There’s a well-known African proverb, ‘It takes a village to raise a child.’ This sentiment is widespread throughout a number of African cultures. In Lunyoro a similar saying goes, ‘A child does not grow up only in a single home’, and in Kihaya, ‘A child belongs not to one parent or home.’ These cultures recognise that child rearing is no easy feat, and having many parental figures allows one to thrive.
Let’s be honest, no matter where you are in the world, parenting is a tough gig. I would know – I’m a very hands-on Aunty. But, our family isn’t typical in our society. Not because we’re super woke or because we made an informed, progressive decision to raise the children as a village/tribe, but because any other way would have been impossible.
Three and a half years ago, I was living with my pregnant, newly single sister. And after the birth of the new love of our lives I wasn’t going anywhere. For over a year, we engaged in something that awkwardly resembled co-parenting – two young women fumbling their way through motherhood. Most days we had the help of the extended family too – Mum, Step-dad and Dad all did their bit to make sure we all ate, stayed alive, and sometimes even thrived. My nephew became as attached to me as he was to my sister, and as time went on, I modified my life more to accommodate his presence in my world.
Now my nephew is three, and while the landscape has changed a little (we no longer live together, and my sister has a partner and a new baby), the philosophy remains the same: it takes a tribe to raise a child, and so every day we all band together and do what needs to be done both practically and emotionally. And, although it’s still really hard (and not always in the same ways as a more common family set-up), I honestly don’t know how anyone does it alone.
Parenting in a disconnected world
What perplexes me most though is how we have found ourselves so isolated. Parenting is isolating enough. Confronting the highs and lows, and managing your own emotions in relation to the rollercoaster of parenthood can leave you feeling misunderstood and alone, even with endless support around you.
The additional isolation is a relatively new phenomenon. Long geographical stretches between family members, conflict, the overwhelming responsibilities and demands of modern life and our nine-to-five-grinds have all contributed to the common disconnect between extended families and communities. Not so long ago there were no fences between neighbours, and kids were raised as much by the extended-family as the parents. Today we so often go it alone – without family or close friends nearby (or available to help).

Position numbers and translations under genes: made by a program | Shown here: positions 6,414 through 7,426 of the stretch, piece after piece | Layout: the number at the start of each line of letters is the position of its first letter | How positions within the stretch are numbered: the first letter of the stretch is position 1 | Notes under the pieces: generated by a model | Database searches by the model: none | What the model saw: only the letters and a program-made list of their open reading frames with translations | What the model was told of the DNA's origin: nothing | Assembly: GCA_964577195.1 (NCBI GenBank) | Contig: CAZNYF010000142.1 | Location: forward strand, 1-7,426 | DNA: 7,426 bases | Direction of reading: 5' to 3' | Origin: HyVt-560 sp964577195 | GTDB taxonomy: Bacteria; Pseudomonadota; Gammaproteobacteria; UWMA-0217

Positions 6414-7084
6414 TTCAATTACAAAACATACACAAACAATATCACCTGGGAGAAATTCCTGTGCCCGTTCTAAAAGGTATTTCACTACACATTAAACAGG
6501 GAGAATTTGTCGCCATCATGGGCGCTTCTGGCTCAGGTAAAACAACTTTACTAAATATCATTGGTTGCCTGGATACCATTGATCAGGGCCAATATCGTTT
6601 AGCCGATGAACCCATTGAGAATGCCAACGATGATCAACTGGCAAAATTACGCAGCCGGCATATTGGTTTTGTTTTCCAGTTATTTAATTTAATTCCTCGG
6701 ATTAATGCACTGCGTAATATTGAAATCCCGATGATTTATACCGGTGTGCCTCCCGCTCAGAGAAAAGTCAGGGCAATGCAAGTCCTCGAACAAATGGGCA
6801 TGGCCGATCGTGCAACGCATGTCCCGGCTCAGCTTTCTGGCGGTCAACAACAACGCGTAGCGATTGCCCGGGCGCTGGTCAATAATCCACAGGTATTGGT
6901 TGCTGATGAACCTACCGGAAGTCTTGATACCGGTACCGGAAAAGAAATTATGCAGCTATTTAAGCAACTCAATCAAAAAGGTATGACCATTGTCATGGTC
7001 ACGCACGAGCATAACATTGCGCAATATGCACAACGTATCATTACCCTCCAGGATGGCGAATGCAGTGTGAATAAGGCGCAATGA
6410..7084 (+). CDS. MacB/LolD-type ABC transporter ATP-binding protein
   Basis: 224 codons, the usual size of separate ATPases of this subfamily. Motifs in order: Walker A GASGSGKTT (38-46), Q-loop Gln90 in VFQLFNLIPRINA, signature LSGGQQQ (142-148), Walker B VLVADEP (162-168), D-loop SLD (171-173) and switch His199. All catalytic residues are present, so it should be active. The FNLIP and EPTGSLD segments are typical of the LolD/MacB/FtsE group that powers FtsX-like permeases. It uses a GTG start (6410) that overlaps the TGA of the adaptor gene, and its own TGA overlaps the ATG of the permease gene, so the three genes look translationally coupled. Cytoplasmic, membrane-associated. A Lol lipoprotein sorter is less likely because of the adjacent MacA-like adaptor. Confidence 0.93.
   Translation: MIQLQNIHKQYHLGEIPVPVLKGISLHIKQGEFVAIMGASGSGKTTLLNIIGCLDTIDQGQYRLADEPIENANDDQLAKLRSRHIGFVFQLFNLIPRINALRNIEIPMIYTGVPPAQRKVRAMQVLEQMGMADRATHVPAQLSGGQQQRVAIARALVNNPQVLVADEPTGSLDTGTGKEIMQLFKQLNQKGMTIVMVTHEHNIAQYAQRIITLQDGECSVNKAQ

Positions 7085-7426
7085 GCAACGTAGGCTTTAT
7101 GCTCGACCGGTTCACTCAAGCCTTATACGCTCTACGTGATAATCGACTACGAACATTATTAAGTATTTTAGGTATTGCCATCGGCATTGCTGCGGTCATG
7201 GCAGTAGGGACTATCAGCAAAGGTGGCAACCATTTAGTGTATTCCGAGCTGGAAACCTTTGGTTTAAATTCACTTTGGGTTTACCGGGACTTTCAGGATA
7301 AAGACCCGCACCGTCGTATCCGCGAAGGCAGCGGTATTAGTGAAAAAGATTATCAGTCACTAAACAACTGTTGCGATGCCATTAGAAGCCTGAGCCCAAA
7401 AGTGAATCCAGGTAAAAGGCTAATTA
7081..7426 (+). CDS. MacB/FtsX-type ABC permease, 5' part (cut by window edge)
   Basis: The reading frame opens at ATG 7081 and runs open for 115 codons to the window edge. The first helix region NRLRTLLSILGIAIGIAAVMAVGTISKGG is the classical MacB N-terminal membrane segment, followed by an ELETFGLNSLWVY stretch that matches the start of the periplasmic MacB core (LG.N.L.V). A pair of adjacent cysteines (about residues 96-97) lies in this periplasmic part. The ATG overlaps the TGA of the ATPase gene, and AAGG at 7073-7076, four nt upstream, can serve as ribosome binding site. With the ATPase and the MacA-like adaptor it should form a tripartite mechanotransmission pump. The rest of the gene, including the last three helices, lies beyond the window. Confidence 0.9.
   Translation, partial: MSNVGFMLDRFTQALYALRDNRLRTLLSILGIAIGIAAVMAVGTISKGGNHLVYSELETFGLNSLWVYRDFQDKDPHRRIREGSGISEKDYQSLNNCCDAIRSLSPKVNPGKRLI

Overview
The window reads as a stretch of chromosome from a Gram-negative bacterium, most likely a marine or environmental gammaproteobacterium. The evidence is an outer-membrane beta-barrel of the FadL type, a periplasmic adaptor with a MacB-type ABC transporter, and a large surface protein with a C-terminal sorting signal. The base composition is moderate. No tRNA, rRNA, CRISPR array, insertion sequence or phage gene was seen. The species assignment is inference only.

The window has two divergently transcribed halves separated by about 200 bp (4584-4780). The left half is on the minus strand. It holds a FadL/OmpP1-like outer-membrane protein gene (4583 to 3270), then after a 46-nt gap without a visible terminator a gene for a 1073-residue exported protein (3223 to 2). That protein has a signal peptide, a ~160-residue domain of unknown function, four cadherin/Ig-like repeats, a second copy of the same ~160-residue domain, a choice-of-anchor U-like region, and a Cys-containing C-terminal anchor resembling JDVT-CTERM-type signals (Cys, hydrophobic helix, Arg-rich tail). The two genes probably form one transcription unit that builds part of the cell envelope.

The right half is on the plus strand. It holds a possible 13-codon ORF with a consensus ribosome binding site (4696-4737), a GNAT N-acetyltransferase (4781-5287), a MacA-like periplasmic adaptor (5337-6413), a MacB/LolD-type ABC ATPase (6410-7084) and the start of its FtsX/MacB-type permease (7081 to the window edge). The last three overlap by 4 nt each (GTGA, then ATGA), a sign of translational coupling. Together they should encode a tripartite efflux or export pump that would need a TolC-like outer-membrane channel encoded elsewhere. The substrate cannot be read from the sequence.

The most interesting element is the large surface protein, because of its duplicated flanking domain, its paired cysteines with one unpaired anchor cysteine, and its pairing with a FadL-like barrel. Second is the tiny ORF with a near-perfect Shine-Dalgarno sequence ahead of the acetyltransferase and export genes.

How other cultures do it
Many cultures around the world approach child rearing in a more community-focussed fashion. These cultures’ values are expressed from the very beginning of the parenting journey. In Bali, babies can’t touch the ground until they are three months old – they are held constantly to prevent contact with the unclean ground that is believed to taint their purity. In Kenya, mothers carry their babies everywhere, and in traditional Chinese culture, the nurturing of the mother post-partum is seen as essential to the future health of both mother and child. Ingrained in Chinese culture, strict ‘rules’ are imposed for a month following childbirth, including an abundance of family assistance, nourishing meals and more.
As children grow, in many traditional African communities the whole extended family is seen as being responsible for the child, not just the parents. In fact, the child is seen as not just belonging to the family, but to the whole society. Everyone is an aunt, uncle or grandparent of some kind.
The benefit of a tribe mentality when it comes to parenting? Healthier children.
Infants in these traditional societies have been observed to spend less time crying than western children, and grow up to be more self-confident, emotionally secure and creative. They spend less time in front of screens and more time connecting with one another.
Finding your tribe
We can’t just transport ourselves to another time or culture, and there’s no point in chastising ourselves for our lack of family resources (we have enough parental guilt to deal with, right?). The truth is, parenting will pose challenges no matter what, and it’s not so easy to integrate the values of another culture into western society. Imagine the disagreements you have with your partner over parenting decisions being shared amongst an entire family, being a mother who feels she needs everyone to be on board with each decision she makes, or a father who is outnumbered by the maternal family. It’s not all beer and skittles, let me tell you. But, there are some gems of wisdom that we can access from this tribe philosophy.
You may not have a village to raise your child, but you can always seek your own tribe. They may be wandering around the park with their own wildlings, at the local library’s story time, at the farmer’s market or even next-door. Wherever they are, they’re probably on the lookout for you too.
Words by Jessica Humphries for Famlio.